Kate appeared at the Queen’s birthday parade, big with baby, smiling, blooming. She, who wore an ice- cream pink outfit, is a perfect icon of today’s womanhood – rich and canny, compliant in public, not fearsomely feminist but sweetly feminine, a princess who, unlike rebellious Diana, may just live happily ever after because she fits in and fits our times. Hundreds of thousands of young, female undergraduates want Kate’s life and luck. Why that should be so is too depressing for me to ponder. But it is so.
Other stories appeared this week about beautiful women having plastic surgery and also about pretty Kim Sears, the girlfriend of tennis champion Andy Murray, who is still waiting for a proposal. We learnt that the next Bridget Jones film is being made about that hopeless and dependent woman addicted to dieting and romance. Yes I have watched these movies and laughed, but then thought of the grim messages they convey. And the popular confessional journalist, Liz Jones, had extracts published from her memoir. Here is a taster: “[I wish] someone had told me I was normal and acceptable then I wouldn’t have spent my life trying so hard to be better than I am. Lying. Manipulating. Tanning. Plucking. Jogging. Dieting.”
Shame on those women between 20 and 40 who have squandered the hard-won achievements of original feminism. And to add insult to self-injury, these younger generations seem proud that they dissed and dumped all we fought for. We expected better and more from those who followed. It is, I know, very fashionable these days for the young to blame baby boomers for being “selfish” and spoiling it all. Well enough of that. I squarely blame the young, who, through foolish apathy, criminal self-indulgence and sometimes uninformed loathing of the women’s movement, have ensured that our social, political and economic environment is less fulfilling, much less safe, less equal and less nurturing than it was even in the 70s and 80s when we old Fems were burning bras and raising hell. There are exceptions. There are always exceptions, but what matters are the common narratives and those, alas, are regressive and anti-women.
Are they proud, the “post-feminists”, when their eyes scan the landscape? Catharine MacKinnon, radical feminist campaigner and theorist in the 1980s, wrote compellingly of how “the eroticisation of dominance and submission” creates social norms for male/female relationships way beyond the bedroom. So what do we get now? The bestselling Fifty Shades of Grey, a God-awful S&M trilogy, mainstreaming the idea of male domination and “knowing” female submission. The almost total pornification of Britain is now used without any embarrassment by males, aided and abetted by females. Internet porn sewage swills around and is defended in the name of “freedom”. In one Sunday tabloid I found a full page advert for porn DVDs. You too could have Black and White Babes, Uni Girls in Sex Heaven, Gang Babes, Teen Group Sex costing a pound each. Meanwhile most modern girls suffer from body image problems; many find it hard to say no to sex; too many boys associate sex with porn images where females are roughly taken and look like Barbie dolls.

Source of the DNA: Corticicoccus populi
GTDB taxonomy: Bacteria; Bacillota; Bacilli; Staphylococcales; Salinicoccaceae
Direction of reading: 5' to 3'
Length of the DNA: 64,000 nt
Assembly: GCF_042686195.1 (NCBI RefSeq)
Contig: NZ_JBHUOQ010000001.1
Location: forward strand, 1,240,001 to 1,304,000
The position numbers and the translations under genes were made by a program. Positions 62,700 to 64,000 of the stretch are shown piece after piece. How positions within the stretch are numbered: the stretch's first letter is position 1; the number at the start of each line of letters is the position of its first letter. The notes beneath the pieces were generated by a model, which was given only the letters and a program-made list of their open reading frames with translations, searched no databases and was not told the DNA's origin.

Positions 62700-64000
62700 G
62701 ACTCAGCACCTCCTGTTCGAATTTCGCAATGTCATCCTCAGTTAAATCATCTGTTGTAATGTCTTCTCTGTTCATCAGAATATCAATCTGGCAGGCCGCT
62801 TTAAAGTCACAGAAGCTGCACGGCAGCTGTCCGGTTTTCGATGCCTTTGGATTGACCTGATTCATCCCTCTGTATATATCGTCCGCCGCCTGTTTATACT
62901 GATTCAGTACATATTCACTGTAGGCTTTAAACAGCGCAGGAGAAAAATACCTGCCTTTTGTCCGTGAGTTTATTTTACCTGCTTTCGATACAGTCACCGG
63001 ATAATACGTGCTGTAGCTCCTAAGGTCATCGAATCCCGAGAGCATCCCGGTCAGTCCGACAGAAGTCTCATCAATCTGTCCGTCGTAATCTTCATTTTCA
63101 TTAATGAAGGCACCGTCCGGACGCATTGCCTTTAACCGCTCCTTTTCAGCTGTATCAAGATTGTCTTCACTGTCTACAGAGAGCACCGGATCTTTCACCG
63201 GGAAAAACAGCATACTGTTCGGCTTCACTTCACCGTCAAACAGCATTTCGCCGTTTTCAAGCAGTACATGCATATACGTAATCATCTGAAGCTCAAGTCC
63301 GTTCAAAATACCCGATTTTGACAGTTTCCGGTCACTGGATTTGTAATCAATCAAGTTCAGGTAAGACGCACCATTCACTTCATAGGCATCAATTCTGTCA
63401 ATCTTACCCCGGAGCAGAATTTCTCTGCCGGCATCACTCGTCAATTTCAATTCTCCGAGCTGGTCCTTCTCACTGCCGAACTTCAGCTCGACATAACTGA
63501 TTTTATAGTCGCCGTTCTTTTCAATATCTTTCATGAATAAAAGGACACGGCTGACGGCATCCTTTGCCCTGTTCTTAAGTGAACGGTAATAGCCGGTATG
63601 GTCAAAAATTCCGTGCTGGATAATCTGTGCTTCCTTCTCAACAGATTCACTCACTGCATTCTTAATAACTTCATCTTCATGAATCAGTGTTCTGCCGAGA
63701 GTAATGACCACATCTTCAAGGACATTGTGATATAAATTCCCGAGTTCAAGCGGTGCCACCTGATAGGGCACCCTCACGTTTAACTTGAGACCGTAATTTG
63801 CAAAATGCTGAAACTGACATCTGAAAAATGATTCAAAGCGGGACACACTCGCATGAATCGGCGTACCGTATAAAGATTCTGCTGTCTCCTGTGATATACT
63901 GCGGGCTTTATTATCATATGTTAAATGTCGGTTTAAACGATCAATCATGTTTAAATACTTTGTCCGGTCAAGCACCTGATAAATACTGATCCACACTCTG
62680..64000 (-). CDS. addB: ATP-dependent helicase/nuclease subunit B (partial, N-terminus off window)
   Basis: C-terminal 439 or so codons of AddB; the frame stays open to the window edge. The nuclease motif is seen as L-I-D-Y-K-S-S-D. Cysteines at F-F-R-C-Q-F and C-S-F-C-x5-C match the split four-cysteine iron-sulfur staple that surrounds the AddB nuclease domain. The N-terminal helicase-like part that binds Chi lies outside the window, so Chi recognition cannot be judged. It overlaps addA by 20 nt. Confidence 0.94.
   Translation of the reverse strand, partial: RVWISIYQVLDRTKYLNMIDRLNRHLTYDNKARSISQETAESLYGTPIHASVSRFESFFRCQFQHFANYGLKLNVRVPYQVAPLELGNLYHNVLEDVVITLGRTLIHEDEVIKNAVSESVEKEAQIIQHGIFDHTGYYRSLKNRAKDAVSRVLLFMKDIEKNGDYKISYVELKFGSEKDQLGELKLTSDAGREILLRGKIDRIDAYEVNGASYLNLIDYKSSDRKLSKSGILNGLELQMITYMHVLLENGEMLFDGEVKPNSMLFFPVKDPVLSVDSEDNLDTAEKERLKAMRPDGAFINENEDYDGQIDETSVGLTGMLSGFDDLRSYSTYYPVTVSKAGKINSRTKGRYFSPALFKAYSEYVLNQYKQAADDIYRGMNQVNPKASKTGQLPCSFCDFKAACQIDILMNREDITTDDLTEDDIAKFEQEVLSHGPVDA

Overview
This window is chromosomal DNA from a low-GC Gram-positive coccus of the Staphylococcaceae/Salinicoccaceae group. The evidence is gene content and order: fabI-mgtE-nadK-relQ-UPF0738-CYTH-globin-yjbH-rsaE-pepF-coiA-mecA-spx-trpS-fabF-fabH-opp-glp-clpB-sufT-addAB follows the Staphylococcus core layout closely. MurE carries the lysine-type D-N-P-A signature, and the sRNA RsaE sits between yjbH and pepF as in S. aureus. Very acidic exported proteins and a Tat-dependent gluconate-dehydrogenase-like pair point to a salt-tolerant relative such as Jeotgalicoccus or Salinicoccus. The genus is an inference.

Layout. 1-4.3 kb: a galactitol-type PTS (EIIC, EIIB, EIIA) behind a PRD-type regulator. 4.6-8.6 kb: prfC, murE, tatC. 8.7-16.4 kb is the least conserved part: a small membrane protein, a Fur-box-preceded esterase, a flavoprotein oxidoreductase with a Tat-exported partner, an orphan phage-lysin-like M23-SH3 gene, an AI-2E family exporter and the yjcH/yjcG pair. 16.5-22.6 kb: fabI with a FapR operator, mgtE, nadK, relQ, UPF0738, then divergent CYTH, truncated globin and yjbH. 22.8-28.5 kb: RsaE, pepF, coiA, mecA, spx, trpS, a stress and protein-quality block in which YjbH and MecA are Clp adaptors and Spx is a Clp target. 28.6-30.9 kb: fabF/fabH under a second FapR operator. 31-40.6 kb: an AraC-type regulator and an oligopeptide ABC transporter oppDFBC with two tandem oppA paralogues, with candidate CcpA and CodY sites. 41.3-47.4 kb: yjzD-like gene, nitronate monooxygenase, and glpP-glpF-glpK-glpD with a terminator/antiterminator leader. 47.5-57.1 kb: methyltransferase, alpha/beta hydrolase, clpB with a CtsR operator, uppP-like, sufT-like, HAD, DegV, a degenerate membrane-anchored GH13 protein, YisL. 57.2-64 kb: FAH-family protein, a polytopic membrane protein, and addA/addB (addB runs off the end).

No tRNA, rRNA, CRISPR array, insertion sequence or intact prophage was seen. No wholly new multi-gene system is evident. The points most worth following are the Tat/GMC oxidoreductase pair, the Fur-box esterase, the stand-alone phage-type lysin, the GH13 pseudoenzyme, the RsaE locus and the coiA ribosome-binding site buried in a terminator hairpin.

Prominent feminists used to say pornography is a metaphor for women’s defeat in the long war for respect and parity. We are defeated. A report by the IPPR think-tank found that ambitious, middle-class, professional women are now more or less equal to their male counterparts, but that those on low wages and with little power are actually doing worse. I went to Ladywood, Birmingham last week, where 70 per cent of children are raised by single mothers with little money. They do their best and most look much older than they really are, both mums and children. The cuts are hitting women much more savagely than men. The cost of childcare is forcing the poor out of the legitimate job market, so many are forced into twilight jobs with slave wages. (This is happening to men too.)
The rape and murder of women, horrendous in real life, are now favourite subjects for slick thrillers, in which lady detectives lead the investigations. Domestic violence remains high and facilities to help the women are closing down. There was a shocking reminder of how vulnerable even the most powerful women can be with pictures in a Sunday newspaper, showing Charles Saatchi with his hands around the neck of his wife Nigella Lawson at an outside table of a restaurant. She was in tears.
With such a depressing scenario, it was good to hear that journalist Charlotte Raven, 43, once a wild child of Thatcherism, was to re-launch Spare Rib, the influential feminist mag which started in 1972 and died in 1993. It would be engaging, promised Raven, surprising, political and sharp. And then Marsha Rowe and Rosie Boycott, the two original founders, both of whom I like and admire, threatened to sue Raven if she used their title name. Damn pity that. We needed this mag to appear and succeed.
But never mind, soon Kate and William’s baby will be born, and young British women will rejoice and talk about little else. Transformative politics? Not for them. They have cuter things on their little minds.